While their parents have adopted technologies as well, it is unclear (to this observer at least) that they can grasp just how much of the activity of their everyday lives is captured up in code. Meanwhile, younger people who have experienced everything from first date requests to bullying on the internet may have a much better understanding of what their digital footprint could be if all of those interactions were combed through and stored in a central location.

There may, of course, be other factors. Those in their twenties and teens might not recall 9/11 with the same horror as older individuals. War weariness and poor economic conditions may have increased skepticism of the government in those whose friends and close relatives have had to deal more directly with both. Meanwhile, regardless of political affiliation, conservatism (with a small 'c'), and the trust in authority that often comes with it, tends to arise more broadly in those of a certain age.

That said, knowledge of 'how the internet works' has seemed to make knowledge of how the information that flows through it can be (mis)used a lot more frightening.

6 comments:

  1. Did anyone actively think that the US was not spying on everyone, foreign and domestic? Did the European leaders really think that the US hadn't bugged the EU office? OF COURSE NOT!!

    This is not a surprise! Guess what? It's still going to happen!

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  2. Thanks for the comment Matt.

    While a lot of the negative press, as well as condemnations from abroad, have pertained directly to the disclosures that the US is spying on 'friends' (which I agree is really silly to be shocked about, leading me to believe that a lot of people are just trying to save face), I have more of a problem with his initial claims.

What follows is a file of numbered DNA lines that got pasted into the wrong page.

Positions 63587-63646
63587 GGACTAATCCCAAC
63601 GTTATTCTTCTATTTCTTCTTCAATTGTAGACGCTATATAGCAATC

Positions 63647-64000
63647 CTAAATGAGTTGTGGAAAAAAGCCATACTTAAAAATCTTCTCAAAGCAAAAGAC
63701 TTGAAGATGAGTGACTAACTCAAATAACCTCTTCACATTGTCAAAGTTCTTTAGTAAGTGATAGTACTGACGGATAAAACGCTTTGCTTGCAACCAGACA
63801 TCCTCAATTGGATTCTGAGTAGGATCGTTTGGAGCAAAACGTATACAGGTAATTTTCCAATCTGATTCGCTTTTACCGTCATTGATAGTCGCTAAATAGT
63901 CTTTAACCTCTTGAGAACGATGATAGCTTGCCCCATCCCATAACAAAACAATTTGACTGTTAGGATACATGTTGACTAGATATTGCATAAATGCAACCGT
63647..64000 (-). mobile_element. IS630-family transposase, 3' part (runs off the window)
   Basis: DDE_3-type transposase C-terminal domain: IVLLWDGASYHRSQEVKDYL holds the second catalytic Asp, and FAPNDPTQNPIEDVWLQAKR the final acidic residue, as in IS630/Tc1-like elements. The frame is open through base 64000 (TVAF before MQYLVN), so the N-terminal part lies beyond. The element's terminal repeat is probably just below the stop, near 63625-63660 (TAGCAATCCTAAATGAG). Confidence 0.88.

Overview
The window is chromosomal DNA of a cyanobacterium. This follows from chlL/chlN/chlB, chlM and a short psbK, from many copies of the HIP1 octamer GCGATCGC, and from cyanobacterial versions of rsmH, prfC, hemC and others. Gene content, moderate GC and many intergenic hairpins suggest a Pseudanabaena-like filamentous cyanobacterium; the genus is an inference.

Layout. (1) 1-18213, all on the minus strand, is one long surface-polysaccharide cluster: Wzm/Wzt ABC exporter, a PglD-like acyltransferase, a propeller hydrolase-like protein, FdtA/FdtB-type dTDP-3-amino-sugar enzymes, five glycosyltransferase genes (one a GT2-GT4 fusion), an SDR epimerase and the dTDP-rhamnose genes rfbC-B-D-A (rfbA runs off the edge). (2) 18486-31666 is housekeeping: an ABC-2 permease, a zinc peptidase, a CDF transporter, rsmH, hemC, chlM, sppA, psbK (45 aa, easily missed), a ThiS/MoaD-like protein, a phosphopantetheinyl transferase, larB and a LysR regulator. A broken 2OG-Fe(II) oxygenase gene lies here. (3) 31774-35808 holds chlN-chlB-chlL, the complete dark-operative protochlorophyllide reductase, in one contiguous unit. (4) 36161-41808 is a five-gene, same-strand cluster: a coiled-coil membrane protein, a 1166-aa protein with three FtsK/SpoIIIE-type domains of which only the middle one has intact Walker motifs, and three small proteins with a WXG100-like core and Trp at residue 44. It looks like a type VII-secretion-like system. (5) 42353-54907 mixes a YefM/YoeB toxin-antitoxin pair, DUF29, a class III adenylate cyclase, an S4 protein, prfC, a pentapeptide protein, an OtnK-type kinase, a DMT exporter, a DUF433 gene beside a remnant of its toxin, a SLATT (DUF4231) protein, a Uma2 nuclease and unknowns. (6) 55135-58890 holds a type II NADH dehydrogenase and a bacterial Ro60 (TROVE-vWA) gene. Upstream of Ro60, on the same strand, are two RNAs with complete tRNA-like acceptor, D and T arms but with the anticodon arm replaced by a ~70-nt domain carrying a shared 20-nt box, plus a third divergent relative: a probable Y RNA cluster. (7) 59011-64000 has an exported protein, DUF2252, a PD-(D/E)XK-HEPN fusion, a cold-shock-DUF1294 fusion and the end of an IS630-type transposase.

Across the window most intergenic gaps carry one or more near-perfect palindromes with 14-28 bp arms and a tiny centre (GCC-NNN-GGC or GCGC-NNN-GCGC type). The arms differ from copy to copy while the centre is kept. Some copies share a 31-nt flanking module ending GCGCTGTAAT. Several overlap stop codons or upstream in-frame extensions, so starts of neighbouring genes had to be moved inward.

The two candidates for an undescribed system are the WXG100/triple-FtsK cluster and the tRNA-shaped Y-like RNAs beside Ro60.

Those are, in short, that the US government is collecting vast amounts of data on US citizens. While spying on other governments has been going on at least as long as history has been recorded, and while spying on individuals who are suspected of certain activities is part of that, it feels a lot different for emails and information about phone calls to be captured up without probable cause or real judicial review.

    While I personally believed that the government was taking liberties under the PATRIOT ACT, and while I may have admitted my belief that a lot of these types of things were happening after a few beers, to hear confirmation of the extent of it is a bit disconcerting to me.

    Now, people can make very logical arguments about these activities keeping us safer, but I might come out a little further on the civil liberty side of the see-saw than the safety side when it comes to that debate.

    At any rate, thanks for coming by and sharing your thoughts.

    JS